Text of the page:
Thursday, November 4, 2010


I’ve been having rather intense nightmares lately—nightmares where my parents and I are screaming at each other.

I obviously have a lot of pent up frustration and anxieties about my relationship with them.

I’m having a difficult time truly feeling loved by them, at least in the way they say.  Their love for me feels so… cheap sometimes. I don’t feel like I belong to them anymore, like I’m their son.

I feel pushed away and abandoned.

I feel like closing the door and walking away.  With my newfound financial independency I’m having to really fight against that temptation.


  1. My advice is to focus on your life right now and less on your parents' feelings for you. I'm not saying you should put a lot of distance between you and them, but I do think that you need to let go of any need to convince them or change their views. They will probably come around in a few years, but right now that's just not where they are. They *are* rejecting you in some significant ways, but here's the thing: even though it feels intensely personal to you (they're your parents!), what's really going on doesn't really have much to do with you. They are squeezed by everything they've been taught their whole lives. Who you are contradicts their view of the world (right now).

    I know this is incredibly painful, but if there's any way you can do this, just let it be. Let them feel the way they do. Do what you can to keep the lines of communication open and participate in the family. And focus on building a life for yourself with work, friends, a relationship, activities, etc. You can build a spectacular, beautiful life.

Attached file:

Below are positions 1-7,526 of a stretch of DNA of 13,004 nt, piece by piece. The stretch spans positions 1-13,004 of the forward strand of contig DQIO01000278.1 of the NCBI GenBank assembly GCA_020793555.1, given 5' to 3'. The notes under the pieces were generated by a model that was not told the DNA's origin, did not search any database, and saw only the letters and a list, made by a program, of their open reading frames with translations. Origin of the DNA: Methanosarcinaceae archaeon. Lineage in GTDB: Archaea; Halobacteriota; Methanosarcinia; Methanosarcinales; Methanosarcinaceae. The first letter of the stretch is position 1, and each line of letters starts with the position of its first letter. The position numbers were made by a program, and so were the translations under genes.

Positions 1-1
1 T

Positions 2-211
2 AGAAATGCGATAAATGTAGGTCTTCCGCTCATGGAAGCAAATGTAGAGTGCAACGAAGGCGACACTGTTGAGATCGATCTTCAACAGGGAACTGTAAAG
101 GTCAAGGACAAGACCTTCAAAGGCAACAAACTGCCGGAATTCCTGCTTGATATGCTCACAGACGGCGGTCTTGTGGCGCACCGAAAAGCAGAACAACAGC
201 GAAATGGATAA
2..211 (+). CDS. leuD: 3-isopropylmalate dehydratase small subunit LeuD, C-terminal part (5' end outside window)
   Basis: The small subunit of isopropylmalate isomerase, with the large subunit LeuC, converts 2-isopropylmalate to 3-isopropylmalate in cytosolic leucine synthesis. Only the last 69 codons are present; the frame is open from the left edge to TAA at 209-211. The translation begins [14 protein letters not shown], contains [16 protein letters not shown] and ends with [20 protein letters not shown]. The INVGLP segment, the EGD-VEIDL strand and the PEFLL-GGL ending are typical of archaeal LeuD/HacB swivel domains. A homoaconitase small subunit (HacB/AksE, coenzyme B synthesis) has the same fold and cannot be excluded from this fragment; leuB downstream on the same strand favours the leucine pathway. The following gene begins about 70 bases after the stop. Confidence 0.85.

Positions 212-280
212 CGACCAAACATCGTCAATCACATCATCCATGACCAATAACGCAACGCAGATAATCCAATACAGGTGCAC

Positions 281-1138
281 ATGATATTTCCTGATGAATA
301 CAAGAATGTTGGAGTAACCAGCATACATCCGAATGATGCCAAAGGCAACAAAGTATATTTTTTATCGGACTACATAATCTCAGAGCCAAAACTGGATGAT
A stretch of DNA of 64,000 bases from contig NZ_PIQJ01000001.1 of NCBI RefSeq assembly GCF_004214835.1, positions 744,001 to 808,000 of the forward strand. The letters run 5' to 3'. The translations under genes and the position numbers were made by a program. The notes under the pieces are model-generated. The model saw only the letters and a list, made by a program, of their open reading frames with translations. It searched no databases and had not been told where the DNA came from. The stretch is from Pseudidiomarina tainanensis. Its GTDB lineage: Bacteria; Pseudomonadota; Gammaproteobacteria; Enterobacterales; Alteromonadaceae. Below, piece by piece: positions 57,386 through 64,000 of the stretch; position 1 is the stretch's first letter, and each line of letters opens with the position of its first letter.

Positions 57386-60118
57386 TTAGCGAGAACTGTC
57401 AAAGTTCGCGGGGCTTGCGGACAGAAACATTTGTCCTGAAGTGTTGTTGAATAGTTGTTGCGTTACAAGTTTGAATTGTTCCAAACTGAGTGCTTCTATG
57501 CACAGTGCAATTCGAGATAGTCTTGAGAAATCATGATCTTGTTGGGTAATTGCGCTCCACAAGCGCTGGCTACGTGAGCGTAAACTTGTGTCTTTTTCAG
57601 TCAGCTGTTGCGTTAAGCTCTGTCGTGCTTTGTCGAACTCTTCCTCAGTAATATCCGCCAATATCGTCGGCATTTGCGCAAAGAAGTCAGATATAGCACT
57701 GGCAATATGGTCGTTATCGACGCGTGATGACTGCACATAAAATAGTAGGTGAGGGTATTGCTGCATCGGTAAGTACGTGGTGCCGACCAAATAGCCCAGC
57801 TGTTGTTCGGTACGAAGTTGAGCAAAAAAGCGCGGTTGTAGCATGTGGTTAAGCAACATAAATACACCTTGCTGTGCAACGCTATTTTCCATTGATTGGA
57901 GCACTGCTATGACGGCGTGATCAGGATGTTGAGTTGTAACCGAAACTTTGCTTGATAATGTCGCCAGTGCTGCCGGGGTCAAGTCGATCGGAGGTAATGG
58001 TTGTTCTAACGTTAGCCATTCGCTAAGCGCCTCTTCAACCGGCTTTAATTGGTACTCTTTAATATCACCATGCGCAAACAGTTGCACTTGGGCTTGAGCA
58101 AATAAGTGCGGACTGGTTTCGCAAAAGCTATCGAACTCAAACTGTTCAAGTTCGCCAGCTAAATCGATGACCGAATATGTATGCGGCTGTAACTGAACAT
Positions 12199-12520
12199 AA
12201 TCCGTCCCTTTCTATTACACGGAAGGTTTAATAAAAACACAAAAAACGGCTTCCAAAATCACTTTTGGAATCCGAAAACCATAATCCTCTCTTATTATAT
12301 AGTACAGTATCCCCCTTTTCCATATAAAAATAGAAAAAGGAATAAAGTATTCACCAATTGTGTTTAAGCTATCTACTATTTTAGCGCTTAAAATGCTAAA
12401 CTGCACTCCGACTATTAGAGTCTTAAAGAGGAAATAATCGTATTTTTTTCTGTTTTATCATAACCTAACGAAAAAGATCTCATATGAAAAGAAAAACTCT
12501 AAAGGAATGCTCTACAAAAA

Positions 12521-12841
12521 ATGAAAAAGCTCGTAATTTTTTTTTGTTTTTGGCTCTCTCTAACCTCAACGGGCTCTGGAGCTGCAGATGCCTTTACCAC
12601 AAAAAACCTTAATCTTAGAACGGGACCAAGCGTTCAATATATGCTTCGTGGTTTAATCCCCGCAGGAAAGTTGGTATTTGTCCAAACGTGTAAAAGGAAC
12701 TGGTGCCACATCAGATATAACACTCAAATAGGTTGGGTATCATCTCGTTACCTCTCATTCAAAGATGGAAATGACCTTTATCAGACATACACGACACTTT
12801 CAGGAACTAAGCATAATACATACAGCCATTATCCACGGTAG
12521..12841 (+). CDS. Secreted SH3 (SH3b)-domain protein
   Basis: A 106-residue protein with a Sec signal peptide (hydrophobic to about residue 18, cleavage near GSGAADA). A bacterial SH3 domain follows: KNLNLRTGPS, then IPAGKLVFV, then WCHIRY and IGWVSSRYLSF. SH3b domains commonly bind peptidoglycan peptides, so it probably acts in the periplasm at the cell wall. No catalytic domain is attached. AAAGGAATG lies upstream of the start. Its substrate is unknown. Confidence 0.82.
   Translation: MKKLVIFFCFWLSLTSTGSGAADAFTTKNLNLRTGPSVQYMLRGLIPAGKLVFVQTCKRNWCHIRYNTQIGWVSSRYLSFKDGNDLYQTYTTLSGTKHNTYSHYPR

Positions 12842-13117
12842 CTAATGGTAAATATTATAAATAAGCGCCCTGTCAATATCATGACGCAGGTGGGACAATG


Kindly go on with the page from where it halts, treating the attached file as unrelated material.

P.S. Congratulations on that job!

  2. What MoHoHawaii said.

    Several members of my own family (parents included) are angry with me for making the choices I've made, and that hurts a little bit.

    But it wasn't so long ago when my own Mormon upbringing had me thinking a lot of the same things they are. I've deliberately chosen not to engage them in any serious discussions or to try to convince them of anything. If they're convince-able, their minds will change naturally as I interact with them. If they aren't, all I could ever hope to do in a debate is aggravate their ill feelings and their conviction that I'm doing "wrong".

  3. I think I understand a little. My mom passed away some time ago, and my dad remarried. It has been quite a struggle because he is, shall we say, a little inattentive to his children. He doesn't mean to be. But I realize now how much effort and attention my mom devoted to us.

    Here's what I've learned: It's best to just accept your parents for who and what they are. Like all of us, the are imperfect. As painful as it might be, their relationship with us as their children may well never be what we really want or even need. But nothing good comes of having NO relationship whatsoever. I think the sooner we accept the fact that they are who they are regardless of our personal desires, the sooner we can have the best possible relationship given the limitations.

    One thing more - you are their son, but you do not belong to them in any sense. You are your own man.

  4. Thanks all; it's what I've been trying to do... well, it's what I've been doing (with bits of mistakes that shriek through with my insecurities and fears).

    ControllerOne: I admittedly used the wrong preposition. "belong with" would have more aptly described what I meant.

  5. I hope I didn't come off as smug or condescending. What I meant by my final thought was that you have tremendous value as a person independent of what parents, siblings or friends may say or do.